Figure 8.

Hypothetical scheme showing that PP2A phosphorylation (Y307) can be induced by Aβ, okadaic acid, PTP1B knockout or knockout of oestrogen receptor (ER) a and ERβ, which can inactivate PP2A. PP2A inactivation results directly in the increase of tau phosphorylation.

Decreased levels of PP2A ABaC enzyme and PP2A mRNA, down-regulated carboxyl methylation of PP2A catalytic subunit and up-regulated PP2A inhibitors have been reported in AD brains [1, 5, 6, 10]. These factors and the post-translational modifications of PP2A, such as PP2A demethylation at the L309 site and PP2A phosphorylation at the Y307 site, may modulate PP2A activity [11, 12, 35, 36]. The current study is the first to characterize an antibody specifically recognizing the inactivated phosphorylated form of PP2Ac-Yp307, and to report that the PP2Ac-Yp307 is increased in the 100,000 g pellet fraction that contains NFTs, and that the PP2Ac-Yp307 is aberrantly accumulated in neurons that contain pretangles or NFTs in the AD brain. The pathological accumulation of PP2Ac-Yp307 in pre-tangle neurons precedes PHF-tau accumulation, suggesting that the post-translational modification of PP2A at the Y307 site might be an early event in the pathogenesis of AD-related tau pathology.

These findings on PP2A in the AD brain made us further investigate factors underlying the post-translational change in PP2A. Earlier studies have reported that Aβ can induce tyrosine phosphorylation of numerous proteins and activate tau kinases [18, 20–22]. Data from the current study showed that 4G8-positive SPs co-existed with tangle-bearing neurons positive for PP2Ac-Yp307 in close vicinity in the AD brain. This finding points to a link between Aβ accumulation and the post-translational modification of PP2A at the Y307 site. In order to explore the link, we conducted experiments employing three different experimental models (APPswe N2a cells, N2a cells treated with Aβ25–35 and brains of transgenic APPswe/PS1 (A246E) mice) and found that the up-regulated PP2A phosphorylation (Y307) correlates with tau phosphorylation at multiple sites.

In a similar manner to Aβ, up-regulated PP2A phosphorylation (Y307) was found in the brains of ERβ−/– mice, which corresponds to increased tau phosphorylation at PHF-1 sites and decreased tau dephosphorylation at Tau-1 sites. Knockout of ERα induced a significant up-regulation of PP2A phosphorylation (Y307), which was accompanied by a significant increase of tau phopsphorylation at PHF-1 sites. Oestrogen has been reported to activate tau kinases such as PKB/Akt and GSK-3β[23, 24]. On the other hand, according to the present findings in ER knockout mice, oestrogen deficiency may mediate PP2A inactivation through post-translational modifications such as phosphorylation at the Y307 site, which likely overrides the inhibition of tau kinases induced by oestrogen deficiency. A recent large study found no effect of ovariectomy or oestrogen replacement therapy on the extent of amyloid pathology in APPswe/PS1(A246E) mice, but did not address tau phosphorylation [30]. Future studies should assess whether transgenic expression of mutated APP in ER knockout mice produces more SP and NFT pathology than in ER wild type mice. The candidate tyrosine kinase that commits the increased phosphorylation of PP2A at the Y307 site in AD brain will also be identified.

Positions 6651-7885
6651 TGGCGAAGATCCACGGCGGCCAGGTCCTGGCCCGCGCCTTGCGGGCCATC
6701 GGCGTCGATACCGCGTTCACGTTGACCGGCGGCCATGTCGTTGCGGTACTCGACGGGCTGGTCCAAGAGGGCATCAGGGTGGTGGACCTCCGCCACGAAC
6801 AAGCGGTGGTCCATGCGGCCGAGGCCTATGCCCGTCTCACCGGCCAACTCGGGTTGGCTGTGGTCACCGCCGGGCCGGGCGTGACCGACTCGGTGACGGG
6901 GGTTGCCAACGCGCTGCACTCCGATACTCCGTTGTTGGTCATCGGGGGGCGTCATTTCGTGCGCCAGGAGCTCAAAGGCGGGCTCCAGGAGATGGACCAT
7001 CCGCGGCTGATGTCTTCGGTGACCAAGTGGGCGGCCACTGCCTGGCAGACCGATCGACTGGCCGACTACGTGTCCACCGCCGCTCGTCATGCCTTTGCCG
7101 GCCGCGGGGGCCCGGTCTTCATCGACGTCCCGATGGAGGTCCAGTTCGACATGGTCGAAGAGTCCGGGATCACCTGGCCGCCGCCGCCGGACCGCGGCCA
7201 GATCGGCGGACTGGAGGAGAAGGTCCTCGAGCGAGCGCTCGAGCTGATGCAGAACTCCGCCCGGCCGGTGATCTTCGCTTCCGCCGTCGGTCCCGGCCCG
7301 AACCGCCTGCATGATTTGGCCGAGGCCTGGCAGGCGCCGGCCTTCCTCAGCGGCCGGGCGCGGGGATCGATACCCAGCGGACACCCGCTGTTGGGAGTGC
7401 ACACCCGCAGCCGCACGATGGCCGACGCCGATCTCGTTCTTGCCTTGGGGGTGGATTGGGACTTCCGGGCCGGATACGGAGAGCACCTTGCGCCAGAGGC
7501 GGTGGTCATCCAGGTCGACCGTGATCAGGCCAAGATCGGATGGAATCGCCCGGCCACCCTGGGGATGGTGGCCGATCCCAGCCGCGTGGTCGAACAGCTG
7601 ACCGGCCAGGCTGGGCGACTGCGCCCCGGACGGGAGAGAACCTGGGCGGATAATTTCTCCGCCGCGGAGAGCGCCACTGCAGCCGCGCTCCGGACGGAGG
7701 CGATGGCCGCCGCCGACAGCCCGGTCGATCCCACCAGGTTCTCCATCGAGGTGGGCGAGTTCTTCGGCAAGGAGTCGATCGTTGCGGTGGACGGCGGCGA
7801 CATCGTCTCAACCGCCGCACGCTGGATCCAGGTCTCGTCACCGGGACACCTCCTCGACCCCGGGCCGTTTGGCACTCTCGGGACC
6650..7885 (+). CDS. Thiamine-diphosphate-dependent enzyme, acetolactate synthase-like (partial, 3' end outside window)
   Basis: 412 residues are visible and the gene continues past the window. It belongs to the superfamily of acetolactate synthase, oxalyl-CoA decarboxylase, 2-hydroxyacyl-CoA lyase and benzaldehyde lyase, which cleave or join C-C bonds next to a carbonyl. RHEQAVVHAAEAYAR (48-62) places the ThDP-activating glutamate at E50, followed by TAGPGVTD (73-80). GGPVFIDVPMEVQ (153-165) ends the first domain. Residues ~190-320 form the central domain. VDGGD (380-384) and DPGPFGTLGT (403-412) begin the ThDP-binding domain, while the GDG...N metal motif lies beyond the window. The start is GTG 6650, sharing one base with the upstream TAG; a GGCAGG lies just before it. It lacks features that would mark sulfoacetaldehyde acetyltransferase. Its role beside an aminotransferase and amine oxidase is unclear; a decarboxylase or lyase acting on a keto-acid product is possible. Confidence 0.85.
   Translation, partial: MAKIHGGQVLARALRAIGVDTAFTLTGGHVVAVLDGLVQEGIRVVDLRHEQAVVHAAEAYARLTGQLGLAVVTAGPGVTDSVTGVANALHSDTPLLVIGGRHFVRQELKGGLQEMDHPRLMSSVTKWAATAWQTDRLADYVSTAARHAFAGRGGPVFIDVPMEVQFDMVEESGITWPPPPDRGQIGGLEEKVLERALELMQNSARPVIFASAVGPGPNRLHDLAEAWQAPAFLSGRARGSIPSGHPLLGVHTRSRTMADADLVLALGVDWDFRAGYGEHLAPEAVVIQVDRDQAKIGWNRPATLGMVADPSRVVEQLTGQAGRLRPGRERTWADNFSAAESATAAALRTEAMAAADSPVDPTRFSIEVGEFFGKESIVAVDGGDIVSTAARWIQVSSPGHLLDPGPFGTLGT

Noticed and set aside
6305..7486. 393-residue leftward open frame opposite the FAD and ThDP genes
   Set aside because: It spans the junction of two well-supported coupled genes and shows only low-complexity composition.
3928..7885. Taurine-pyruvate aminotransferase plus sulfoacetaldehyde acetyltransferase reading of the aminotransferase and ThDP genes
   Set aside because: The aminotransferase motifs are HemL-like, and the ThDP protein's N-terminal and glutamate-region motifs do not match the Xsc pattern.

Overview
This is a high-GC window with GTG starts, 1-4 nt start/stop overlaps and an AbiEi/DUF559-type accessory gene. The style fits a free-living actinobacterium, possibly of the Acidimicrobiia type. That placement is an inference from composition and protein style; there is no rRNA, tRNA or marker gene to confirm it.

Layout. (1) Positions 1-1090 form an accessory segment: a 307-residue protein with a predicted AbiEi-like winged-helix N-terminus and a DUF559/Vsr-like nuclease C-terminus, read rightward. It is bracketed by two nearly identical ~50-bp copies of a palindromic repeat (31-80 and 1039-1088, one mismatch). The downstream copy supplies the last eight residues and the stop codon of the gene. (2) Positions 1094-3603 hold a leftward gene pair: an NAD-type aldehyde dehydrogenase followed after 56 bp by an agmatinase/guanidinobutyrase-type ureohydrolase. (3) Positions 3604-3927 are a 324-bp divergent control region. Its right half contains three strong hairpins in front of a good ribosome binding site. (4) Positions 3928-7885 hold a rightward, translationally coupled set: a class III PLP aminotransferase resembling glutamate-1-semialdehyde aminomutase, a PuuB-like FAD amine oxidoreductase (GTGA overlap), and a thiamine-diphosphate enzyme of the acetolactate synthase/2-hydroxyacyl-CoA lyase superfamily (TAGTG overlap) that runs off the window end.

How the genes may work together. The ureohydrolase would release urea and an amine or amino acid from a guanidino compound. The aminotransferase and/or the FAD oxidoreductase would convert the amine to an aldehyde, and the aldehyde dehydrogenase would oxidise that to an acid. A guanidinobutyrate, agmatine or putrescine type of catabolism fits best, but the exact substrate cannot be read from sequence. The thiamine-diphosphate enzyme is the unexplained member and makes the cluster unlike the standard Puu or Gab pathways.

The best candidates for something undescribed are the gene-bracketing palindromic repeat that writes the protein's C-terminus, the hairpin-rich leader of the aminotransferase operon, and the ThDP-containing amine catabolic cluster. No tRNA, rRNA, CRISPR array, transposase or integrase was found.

In conclusion, the regulation of PP2A activity towards tau dephosphorylation is a very complicated process, the data from the current study suggested that even phosphorylation of PP2A at the Y307 site is modulated by multiple factors co-existing in the AD brain, such as Aβ deposition and oestrogen deficiency.

Acknowledgements

Drs. Irina Alafuzoff and Hilkka Soininen (University of Kuopio, Finland) are thanked for providing human materials. mAb PHF-1 was given by Dr Peter Davies, Albert Einstein College of Medicine (Bronx, NY, USA), and mAb Tau-1 from Dr. L. Binder, Northwestern University (Chicago, IL, USA). Rabbit antiserum R134d to the longest isoform of recombinant human tau was a gift from Dr. K. Iqbal, New York State Institute for Basic Research in Developmental Disabilities (Staten Island, NY, USA). Dr. Sam Sisodia at the Department of Neurobiology, the University of Chicago is thanked for providing us with the APPswe N2a cells and Dr. David Borchelt at the University of South Florida (Gainsville, FL, USA) for providing founders for the APPswe/-PS1(A246E) mice.